Redefining the costs – and benefits – of health care reform

The cost of the Affordable Care Act continues to stir controversy. David Walker’s recent column in USA today highlighted a provision of the ACA that has received little attention to date. Walker, the former comptroller general of the U.S., noted that under ObamaCare, many cash-strapped state and local governments could shift the cost of health insurance for current and future retirees to federally subsidized health insurance exchanges. For states struggling to balance their budgets, and for municipalities teetering on the edge of bankruptcy (as several communities in RI have been in recent years), this provision of the ACA may be too good to pass up. If a significant number of states and local governments take advantage of this provision, however, the cost of the ACA will quickly outstrip even the most conservative projections. Cries of an emerging fiscal crisis will inevitably follow, leading to calls to scale back federal support, reduce coverage, or trim benefits.

Walker’s analysis is offers reformers with a chance to reframe the impact, and importance of the ACA. Health insurance exchanges, in short, could be defined as a lifesaving prescription for precarious state and local government finances. Reframing the debate over reform to focus on the benefits of the law for state and local governments could mobilize support for the law from the grassroots, as fiscally strapped communities across the nation seize upon a new method of intergovernmental cost sharing. The cost of the ACA would undoubtedly rise, but reformers could tell a new policy story that highlighted the benefits of  additional spending as a creative form of tax relief for hard hit local taxpayers or as a means of averting painful cuts in state and local services. Either notion could bolster support for reform, which continues to lag in the polls.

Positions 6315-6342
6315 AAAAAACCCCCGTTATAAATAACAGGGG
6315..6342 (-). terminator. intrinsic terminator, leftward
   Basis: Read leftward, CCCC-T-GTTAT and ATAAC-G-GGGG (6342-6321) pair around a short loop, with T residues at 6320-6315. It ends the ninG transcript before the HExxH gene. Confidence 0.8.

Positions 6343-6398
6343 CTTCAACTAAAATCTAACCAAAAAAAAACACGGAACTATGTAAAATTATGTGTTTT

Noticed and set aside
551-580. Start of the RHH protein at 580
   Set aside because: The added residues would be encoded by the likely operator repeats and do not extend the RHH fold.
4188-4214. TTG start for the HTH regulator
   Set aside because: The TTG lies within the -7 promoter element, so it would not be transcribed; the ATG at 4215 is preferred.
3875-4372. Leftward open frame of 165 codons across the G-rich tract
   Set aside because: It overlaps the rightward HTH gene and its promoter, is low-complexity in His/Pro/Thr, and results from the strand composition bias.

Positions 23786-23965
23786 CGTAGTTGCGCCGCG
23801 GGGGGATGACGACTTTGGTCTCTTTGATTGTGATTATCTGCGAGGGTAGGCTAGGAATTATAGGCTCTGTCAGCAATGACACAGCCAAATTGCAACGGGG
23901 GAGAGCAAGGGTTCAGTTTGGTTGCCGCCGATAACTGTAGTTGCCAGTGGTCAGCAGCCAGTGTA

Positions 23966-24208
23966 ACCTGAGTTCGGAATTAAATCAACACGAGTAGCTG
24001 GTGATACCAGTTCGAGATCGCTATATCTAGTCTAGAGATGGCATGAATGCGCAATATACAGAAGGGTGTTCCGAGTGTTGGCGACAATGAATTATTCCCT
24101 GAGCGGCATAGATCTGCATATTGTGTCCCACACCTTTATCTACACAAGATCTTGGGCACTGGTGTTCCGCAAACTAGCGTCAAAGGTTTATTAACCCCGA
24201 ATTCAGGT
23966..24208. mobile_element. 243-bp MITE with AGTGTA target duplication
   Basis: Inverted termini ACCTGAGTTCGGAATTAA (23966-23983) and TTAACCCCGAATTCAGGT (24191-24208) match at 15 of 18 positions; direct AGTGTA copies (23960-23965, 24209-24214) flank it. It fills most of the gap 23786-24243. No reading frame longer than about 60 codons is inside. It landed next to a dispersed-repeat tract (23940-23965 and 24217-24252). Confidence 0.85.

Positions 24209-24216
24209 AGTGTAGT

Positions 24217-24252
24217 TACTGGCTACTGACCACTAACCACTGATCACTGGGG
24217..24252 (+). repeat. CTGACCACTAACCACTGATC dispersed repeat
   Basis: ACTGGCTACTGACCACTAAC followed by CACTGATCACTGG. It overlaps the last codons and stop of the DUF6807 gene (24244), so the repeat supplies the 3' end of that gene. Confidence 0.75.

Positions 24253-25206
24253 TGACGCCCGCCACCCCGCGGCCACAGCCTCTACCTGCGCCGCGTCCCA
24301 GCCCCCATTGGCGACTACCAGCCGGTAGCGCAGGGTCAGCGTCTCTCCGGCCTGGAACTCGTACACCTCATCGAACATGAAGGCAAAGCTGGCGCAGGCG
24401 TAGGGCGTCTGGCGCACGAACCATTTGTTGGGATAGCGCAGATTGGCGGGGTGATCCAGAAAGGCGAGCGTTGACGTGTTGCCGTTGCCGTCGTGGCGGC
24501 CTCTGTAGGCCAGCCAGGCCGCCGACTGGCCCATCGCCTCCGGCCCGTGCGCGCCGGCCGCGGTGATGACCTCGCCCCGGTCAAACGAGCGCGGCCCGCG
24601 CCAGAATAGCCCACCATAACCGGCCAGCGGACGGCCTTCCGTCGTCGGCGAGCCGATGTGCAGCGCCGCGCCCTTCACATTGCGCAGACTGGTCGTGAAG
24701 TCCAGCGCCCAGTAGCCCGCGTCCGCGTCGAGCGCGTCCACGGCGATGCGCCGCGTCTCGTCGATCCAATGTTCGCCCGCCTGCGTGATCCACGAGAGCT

If supporters of health care reform do not address this issue, opponents certainly will. Rising costs will be defined as further proof that the ACA is unaffordable, and calls for repeal will intensify. As Walker notes, as we approach the implementation of health care reform, “we should recognize both the risks and the opportunities – including what could unfold at every level of government – and be prepared for the results.” Since policy debates revolve around storytelling, supporters of reform must not forget that the meaning of rising costs is not fixed. Costs can be defined as a crisis, or as an investment. How they are defined will depend on the persuasiveness of the policy stories told in the public square.


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